This is an Italian classic and like many classic recipes, it relies on a simple combination that allows each of the ingredients to shine. Here, the vongole is combined with the holy trinity of olive oil, parsley and garlic.
Vongole is the Italian word for clam but there are various species of similar shelled molluscs that include cockles, periwinkles and pipis.
Clams feature in dishes throughout the world, famously in America where they come in a the form of clam chowder or clam bakes (yes, there really is such a thing, it is not just the title of an Elvis movie) and by the Chinese who served them with XO sauce. In Spain, they are mad for tinned razor clams, which are an elongated variety and you will find fresh clams (Almejas) peeking out of Paella, or served any number of ways including stewed with chorizo and tomato.
Locally, Pipis have been eaten throughout the millenia by the indigenous Australians as evidenced by the remains found in shell middens (which are places where shell debris was collected over time). Bennalong Point, the site of the Sydney Opera House, was in fact originally used as a shell midden.
One of the fun things to do at the beach is to find your own clams, by digging and twisting your feet into the sand at the shoreline when the water rushes back out to sea – or do what I did … and buy them already cleaned of sandy grit and vacuumed packed from the supermarket!!!
Make sure you use dried pasta, not fresh as fresh is too delicate for this recipe. It goes without saying if you are following a gluten-free diet to use gluten-free pasta, I used San Remo. Like with mussels, discard any vongole that doesn’t open.
Please note: that this recipe is NOT paleo, low carb or low fat!
250g dried (not fresh) spaghetti or linguine
3 cloves garlic, finely chopped
½-1 long red chilli, finely chopped (remove seeds if you can’t handle the heat)
¼ cup finely chopped parsley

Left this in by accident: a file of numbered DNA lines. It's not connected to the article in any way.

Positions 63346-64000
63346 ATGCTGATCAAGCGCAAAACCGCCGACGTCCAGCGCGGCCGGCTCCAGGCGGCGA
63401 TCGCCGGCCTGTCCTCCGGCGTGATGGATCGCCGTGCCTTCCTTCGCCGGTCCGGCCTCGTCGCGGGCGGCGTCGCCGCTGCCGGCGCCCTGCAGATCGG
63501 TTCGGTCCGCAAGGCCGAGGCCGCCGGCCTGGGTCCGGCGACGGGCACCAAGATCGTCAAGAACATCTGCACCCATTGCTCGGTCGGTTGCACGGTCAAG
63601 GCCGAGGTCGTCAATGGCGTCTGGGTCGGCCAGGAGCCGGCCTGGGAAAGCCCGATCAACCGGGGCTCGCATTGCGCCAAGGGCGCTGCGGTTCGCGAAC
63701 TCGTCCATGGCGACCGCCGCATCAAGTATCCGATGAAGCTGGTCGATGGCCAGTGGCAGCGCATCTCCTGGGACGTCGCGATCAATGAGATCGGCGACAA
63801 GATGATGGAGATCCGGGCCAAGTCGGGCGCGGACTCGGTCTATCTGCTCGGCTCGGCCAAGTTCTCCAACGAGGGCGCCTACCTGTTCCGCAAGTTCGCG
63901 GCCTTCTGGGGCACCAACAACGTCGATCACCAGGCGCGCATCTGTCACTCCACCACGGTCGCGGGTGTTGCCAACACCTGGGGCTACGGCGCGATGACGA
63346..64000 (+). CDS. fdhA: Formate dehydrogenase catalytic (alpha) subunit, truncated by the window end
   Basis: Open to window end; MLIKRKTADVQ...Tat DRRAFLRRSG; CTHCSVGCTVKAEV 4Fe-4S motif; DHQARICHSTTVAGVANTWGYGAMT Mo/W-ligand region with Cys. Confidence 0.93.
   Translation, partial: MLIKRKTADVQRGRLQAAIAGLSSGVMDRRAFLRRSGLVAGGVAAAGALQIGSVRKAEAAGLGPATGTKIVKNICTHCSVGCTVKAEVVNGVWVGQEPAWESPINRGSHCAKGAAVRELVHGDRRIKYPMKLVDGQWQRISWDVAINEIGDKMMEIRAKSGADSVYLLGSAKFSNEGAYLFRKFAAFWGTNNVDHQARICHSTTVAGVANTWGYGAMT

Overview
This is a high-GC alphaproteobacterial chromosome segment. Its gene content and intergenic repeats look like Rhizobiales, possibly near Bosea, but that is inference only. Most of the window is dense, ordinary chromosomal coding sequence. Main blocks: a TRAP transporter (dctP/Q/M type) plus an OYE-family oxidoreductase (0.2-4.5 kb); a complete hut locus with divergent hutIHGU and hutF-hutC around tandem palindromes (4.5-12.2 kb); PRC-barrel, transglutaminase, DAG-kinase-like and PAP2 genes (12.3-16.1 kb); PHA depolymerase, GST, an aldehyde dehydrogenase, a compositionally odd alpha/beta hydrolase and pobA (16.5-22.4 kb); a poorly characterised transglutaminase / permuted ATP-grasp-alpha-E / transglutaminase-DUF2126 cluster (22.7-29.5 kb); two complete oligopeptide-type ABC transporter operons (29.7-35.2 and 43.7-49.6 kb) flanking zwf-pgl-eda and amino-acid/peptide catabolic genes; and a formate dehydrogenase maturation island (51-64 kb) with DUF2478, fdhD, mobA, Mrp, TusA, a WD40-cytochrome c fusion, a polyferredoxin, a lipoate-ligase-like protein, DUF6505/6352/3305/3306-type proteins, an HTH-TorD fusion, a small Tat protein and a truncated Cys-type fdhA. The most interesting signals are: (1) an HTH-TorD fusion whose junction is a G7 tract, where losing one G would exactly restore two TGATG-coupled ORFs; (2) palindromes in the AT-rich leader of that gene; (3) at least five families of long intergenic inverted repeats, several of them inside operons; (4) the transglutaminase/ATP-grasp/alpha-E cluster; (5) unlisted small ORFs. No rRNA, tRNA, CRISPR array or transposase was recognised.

1kg Vongole, vacuumed packed
2 tblspn extra virgin olive oil
1/3 cup dry white wine, like Pinot Grigio
1/3 cup vongole juice, reserved from the vacuum pack
1/3 cup reserved pasta cooking water
a knob of butter (20g) or another slosh of olive oil
chopped parsley to serve
1. Firstly, put the water on for the pasta in a large pot. Meanwhile, as the water is heating, prep all the ingredients – including opening the seal of the vongole pack and draining out the juice. Keep the vongole inside the pack until ready to put then in the pan.
2. Once the water is boiling, season the water well with table salt and once it returns to the boil, place the pasta in.
3. Once the pasta is in, heat olive oil into a large wide frypan with high sides or a casserole style saucepan. Add the garlic, chilli and parsley and stir until aromatic – about 30 secs and then add the wine. Let it all bubble away for one minute to burn off the alcohol in the wine, then add the reserved vongole juice and cook for another minute.
4. Tip the vongole into the pan. Swirl the pan gently so as distribute the garlic sauce over and around the vongole. As they open, lightly sprinkle over some sea salt flakes and break up the knob of butter and scatter throughout the pan. Cover with lid and cook for a few minutes. Alternatively, you could use olive oil instead of butter, but I prefer the addition of butter.
5. Once pasta is just cooked to al-dente, strain, reserving 1/3 cup of the pasta water to add to the vongole. Tip the drained pasta over the vongole, add reserved pasta water and shake the pan (or stir) so that everything meshes together and the sauce emulsifies. Cook for another minute with lid on. Check for seasoning and add more salt if needed.
6. Serve immediately and sprinkle with a little extra parsley.
Please note, I’ve been very generous with the sauce and the quantity of vongole, so if you would like to make this to serve 4, you can increase the pasta to 350g-500g, but keep the rest of the ingredients the same. You may need to add a little extra pasta cooking liquid or olive oil if it seems too dry.